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Mentally incompetent in Immigration Court?

In a precedent decision issued today, the BIA found that neither the government nor the respondent bears a formal burden of proof in immigration proceedings to establish whether or not the respondent is mentally competent, but where indicia of incompetency are identified, the Immigration Judge (IJ) should determine if a preponderance of the evidence establishes that the respondent is competent. Further, the BIA held that an IJ’s finding of competency is a finding of fact that the BIA can review to determine if it is clearly erroneous.

Sometimes the US is not the land of the free

Politico reports that newly released government records show that, from mid-July 2014 through August 31, 2015, immigration judges issued nearly 2,800 removal orders for child migrants from Central America who were afforded no defense lawyer and only a single hearing. In at least 40 percent of those cases, the defendant was 16 years old or younger, and at least 392 children were 14 or younger. The article quotes AILA

Immigration Judge harassed you?

  1. In a published decision the BIA remanded the record to the immigration court for a new hearing before a different Immigration Judge (IJ), finding that conduct by an IJ that can be perceived as bullying or hostile is never appropriate, particularly in cases involving minor respondents, and may result in remand to a different IJ. The BIA also held that the requirements of the Federal Rules of Evidence with respect to the admission of expert testimony are inapposite to a respondent’s testimony regarding events of which he or she has personal knowledge.

Immigration Judges hard at work

A recent Transactional Records Access Clearing House (TRAC) report found that Immigration Judges completed 198,105 cases during FY2015, up 7.3% from 184,597 in FY2014. The data indicated that this marks the first time in six years that immigration court case closings have risen rather than fallen, halting a downward slide that had been observed since FY2009.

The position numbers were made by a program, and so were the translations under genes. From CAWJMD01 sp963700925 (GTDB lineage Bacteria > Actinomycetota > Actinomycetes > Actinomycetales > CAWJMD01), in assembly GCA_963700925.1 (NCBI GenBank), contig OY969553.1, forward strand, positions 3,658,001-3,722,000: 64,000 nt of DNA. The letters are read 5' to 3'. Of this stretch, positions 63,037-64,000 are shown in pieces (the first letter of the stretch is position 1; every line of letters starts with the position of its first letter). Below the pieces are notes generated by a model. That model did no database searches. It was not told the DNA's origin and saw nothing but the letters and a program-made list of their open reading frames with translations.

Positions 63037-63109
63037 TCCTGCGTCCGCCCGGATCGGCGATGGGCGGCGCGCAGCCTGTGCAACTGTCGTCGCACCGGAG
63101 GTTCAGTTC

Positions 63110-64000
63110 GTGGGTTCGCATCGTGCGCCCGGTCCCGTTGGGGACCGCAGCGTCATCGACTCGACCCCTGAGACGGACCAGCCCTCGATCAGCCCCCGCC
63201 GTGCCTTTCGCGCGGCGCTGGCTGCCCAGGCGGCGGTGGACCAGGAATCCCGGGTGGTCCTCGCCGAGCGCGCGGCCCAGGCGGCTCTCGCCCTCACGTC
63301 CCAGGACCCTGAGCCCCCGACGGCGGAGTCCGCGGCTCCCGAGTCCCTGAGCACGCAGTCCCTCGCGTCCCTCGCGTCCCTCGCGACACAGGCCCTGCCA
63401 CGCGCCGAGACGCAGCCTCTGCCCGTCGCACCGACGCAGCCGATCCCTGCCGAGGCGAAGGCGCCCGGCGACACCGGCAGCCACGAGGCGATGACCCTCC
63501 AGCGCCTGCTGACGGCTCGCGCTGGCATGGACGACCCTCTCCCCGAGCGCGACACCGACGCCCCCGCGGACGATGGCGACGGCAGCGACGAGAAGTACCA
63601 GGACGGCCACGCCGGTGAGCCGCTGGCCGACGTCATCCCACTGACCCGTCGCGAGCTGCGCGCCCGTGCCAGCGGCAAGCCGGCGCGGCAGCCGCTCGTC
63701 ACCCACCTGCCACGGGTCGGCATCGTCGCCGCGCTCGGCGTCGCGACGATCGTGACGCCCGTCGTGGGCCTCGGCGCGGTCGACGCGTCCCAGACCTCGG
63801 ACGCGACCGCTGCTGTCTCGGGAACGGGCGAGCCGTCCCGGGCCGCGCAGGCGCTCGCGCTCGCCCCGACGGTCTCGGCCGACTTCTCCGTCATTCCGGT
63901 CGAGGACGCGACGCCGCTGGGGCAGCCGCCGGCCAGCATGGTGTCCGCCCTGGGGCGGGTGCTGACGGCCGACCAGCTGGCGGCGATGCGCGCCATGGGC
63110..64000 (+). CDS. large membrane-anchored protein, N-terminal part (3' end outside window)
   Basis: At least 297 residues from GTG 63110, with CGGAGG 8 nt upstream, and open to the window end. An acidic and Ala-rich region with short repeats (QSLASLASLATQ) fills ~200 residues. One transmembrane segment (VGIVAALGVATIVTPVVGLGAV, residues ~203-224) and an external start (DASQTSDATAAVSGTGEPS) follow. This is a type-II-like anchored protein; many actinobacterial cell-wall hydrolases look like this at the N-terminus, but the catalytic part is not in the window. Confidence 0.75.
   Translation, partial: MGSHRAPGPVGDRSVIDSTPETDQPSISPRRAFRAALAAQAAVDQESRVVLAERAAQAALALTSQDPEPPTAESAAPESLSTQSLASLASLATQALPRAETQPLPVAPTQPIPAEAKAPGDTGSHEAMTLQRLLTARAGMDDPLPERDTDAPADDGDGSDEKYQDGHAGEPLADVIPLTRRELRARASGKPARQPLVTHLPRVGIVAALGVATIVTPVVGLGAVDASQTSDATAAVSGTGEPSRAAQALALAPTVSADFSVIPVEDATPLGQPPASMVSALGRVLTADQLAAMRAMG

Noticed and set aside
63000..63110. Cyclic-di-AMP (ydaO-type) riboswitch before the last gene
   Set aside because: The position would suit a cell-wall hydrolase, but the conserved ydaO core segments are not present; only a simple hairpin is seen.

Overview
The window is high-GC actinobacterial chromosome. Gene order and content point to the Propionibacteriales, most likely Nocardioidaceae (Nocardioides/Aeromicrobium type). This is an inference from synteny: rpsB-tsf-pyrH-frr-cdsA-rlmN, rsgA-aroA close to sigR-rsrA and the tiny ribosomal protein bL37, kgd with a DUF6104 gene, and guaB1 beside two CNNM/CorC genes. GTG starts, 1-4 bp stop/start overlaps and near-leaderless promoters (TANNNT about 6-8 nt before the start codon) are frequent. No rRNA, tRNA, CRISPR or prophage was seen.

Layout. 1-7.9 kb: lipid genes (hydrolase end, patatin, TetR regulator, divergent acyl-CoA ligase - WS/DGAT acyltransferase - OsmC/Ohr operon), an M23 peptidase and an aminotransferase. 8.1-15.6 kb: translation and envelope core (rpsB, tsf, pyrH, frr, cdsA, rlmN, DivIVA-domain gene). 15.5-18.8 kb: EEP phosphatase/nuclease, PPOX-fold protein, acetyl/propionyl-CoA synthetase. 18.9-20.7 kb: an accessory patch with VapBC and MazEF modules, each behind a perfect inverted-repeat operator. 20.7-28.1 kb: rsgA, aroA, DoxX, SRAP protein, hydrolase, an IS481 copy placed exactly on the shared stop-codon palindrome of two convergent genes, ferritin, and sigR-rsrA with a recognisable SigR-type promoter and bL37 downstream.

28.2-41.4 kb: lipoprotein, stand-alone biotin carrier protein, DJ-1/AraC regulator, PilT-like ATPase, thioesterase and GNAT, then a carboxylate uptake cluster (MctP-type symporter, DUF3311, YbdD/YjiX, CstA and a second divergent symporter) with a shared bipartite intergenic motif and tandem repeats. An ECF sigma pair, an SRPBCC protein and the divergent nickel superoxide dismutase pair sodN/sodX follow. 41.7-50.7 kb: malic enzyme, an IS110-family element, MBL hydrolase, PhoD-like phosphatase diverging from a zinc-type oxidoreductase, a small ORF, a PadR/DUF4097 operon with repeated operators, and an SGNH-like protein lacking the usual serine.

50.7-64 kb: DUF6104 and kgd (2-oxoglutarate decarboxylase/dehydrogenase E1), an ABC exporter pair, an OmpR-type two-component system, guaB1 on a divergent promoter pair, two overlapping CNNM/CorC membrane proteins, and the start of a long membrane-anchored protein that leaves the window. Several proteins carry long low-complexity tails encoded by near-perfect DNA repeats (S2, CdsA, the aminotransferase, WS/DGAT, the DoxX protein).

Get Representation in Asylum Hearings as Court just ruled against Applicant

The Ninth Circuit held that the REAL ID Act permits the Board of Immigration Appeals (BIA) and Immigration Judges (IJs) to base their adverse credibility determinations exclusively on background evidence in the record, upon consideration of the totality of the circumstances and all relevant factors. As such, the court upheld the BIA’s denial of the petitioner’s asylum claims, finding that the BIA and the IJ’s adverse credibility determination, which was based solely on a report from Amnesty International, was supported by substantial evidence.

Be careful with your statements in different proceedings

In a precedent decision issued, the Board of Immigration Appeals (BIA) held that, in making an adverse credibility determination, an Immigration Judge (IJ) can consider significant similarities between statements submitted by different applicants in different proceedings, as long as the IJ gives the applicant meaningful notice of the similarities and a reasonable opportunity to explain them prior to making a credibility determination that is based on the totality of the circumstances.

IJ MUST give asylum applicants notice of Biometric appointment

In a precedent decision, the Board of Immigration Appeals (BIA) found that Immigration Judges (IJs) must notify asylum applicants of the biometrics requirements, the deadline for complying with the requirements, and the consequences of noncompliance. The BIA also held that neither IJs nor the BIA has jurisdiction to consider whether asylum-only proceedings were improvidently instituted pursuant to a referral under the Visa Waiver Program.

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